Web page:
I personally recommend Fan-Tas-Tic as the best overall choice in terms of availability. Due to the high production count they are still fairly easy to find and relatively inexpensive. However, keep in mind it is a 4-player with the roulette wheel and is thus a bit more complex than most EM's. Lots of pieces to clean and restore. But hey, you'll have Norm Clark's "kitchen sink" middle-pop game with tons of fun features!

Spanish Eyes would be my second choice since it is also relatively easy to find. Although the rules are a bit simple, the action is blazing fast... the fastest middle-pop of all, actually. Really fun game. I love the artwork but it puts off some folks.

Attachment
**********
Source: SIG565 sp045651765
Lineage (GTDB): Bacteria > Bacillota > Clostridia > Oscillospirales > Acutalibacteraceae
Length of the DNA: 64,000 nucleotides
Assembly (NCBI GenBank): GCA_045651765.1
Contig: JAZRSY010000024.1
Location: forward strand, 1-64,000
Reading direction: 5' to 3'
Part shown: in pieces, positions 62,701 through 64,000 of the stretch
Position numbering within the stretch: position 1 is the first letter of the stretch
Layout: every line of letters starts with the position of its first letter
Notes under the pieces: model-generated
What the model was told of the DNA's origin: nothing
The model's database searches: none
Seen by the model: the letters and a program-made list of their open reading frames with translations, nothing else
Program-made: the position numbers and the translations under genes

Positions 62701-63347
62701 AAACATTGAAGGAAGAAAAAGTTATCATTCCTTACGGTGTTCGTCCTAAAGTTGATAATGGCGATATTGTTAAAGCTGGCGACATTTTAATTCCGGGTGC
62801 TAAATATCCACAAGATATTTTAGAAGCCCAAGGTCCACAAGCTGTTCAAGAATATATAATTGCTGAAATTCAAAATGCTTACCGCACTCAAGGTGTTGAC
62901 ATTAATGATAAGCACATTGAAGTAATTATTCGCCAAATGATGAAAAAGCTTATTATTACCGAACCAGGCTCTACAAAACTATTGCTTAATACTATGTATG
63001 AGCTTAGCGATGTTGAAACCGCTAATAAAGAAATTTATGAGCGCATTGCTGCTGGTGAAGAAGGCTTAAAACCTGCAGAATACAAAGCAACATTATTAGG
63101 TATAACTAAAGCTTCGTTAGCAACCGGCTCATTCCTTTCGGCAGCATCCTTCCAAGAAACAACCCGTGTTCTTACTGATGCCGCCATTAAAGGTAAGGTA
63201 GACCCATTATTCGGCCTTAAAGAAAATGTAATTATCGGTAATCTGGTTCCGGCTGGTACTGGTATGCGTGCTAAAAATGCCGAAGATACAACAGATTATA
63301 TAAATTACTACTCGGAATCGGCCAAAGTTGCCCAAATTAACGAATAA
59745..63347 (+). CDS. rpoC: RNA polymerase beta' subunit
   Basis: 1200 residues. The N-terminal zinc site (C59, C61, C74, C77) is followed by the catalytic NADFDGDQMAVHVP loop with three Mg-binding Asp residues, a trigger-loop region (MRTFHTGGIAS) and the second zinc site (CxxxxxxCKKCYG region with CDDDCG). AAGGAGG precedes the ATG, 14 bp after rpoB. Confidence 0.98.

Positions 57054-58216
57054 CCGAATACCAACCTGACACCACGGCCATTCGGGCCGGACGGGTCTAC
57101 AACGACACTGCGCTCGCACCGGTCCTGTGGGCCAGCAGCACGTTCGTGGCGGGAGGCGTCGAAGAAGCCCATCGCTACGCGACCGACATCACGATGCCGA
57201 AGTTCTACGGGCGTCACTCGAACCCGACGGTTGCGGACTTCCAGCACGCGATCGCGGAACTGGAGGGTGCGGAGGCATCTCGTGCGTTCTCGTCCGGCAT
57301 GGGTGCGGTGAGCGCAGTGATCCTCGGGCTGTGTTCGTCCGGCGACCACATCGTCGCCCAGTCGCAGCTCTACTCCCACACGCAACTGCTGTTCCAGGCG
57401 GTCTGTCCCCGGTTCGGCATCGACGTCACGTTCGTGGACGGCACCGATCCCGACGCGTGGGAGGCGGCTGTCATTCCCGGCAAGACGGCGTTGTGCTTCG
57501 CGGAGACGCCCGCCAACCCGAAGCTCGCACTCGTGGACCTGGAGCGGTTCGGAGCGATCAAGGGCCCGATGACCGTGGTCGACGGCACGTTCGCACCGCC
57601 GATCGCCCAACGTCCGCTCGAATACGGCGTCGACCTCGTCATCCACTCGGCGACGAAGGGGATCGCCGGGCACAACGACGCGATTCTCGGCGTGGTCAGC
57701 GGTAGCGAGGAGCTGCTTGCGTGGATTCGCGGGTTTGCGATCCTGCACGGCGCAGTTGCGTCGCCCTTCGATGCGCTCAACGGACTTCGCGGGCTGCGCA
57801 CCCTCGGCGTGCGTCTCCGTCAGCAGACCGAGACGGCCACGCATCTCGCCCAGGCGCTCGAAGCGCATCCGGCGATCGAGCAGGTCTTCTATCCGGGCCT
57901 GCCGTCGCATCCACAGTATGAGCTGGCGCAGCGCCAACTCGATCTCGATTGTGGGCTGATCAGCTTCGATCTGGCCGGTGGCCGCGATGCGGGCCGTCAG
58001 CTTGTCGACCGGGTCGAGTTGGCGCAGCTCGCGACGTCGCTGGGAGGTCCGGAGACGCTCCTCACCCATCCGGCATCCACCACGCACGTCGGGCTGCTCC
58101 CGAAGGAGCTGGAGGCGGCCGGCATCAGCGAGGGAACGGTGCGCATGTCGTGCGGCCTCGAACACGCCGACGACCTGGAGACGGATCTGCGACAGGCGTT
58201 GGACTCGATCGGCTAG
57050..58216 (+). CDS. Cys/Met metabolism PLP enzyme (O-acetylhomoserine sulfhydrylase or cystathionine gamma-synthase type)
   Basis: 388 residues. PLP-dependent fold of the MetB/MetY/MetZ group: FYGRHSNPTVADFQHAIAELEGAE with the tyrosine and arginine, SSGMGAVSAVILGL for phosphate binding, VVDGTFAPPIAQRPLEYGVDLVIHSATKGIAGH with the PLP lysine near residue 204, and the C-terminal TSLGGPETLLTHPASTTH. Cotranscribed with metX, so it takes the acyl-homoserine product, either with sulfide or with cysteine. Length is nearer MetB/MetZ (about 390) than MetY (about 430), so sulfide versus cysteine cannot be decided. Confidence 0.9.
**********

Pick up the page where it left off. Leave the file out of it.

Of the 2" middle-pop games keep in mind that 8-Ball/Cue-T/Miss-O all share the same horseshoe layout (similar to Spanish Eyes but without the flipper drains). Of the three, I'd go for 8-Ball since you get multiplayer and the cool stripes vs. solids gameplay/backbox lights with extra ball potential. Though really you can't go wrong with any of them... they're all fun.

Magic City and Safari are the most unique 2" middle-pops as they share no layout with any other game. If you get a Magic City, be sure to put rotating color bulbs or color blinkers behind the fountain (to honor Norm's original design specification). It looks great when done with care.

As mentioned, I think Safari is a near-miss for a couple of reasons. The first issue is the weak middle-pop. It really needs more zip. [UPDATE: This is a DEAD bumper with NO pop action whatsoever - basically only disguised as a pop bumper! For this reason Safari should be disqualified as a middle-pop game].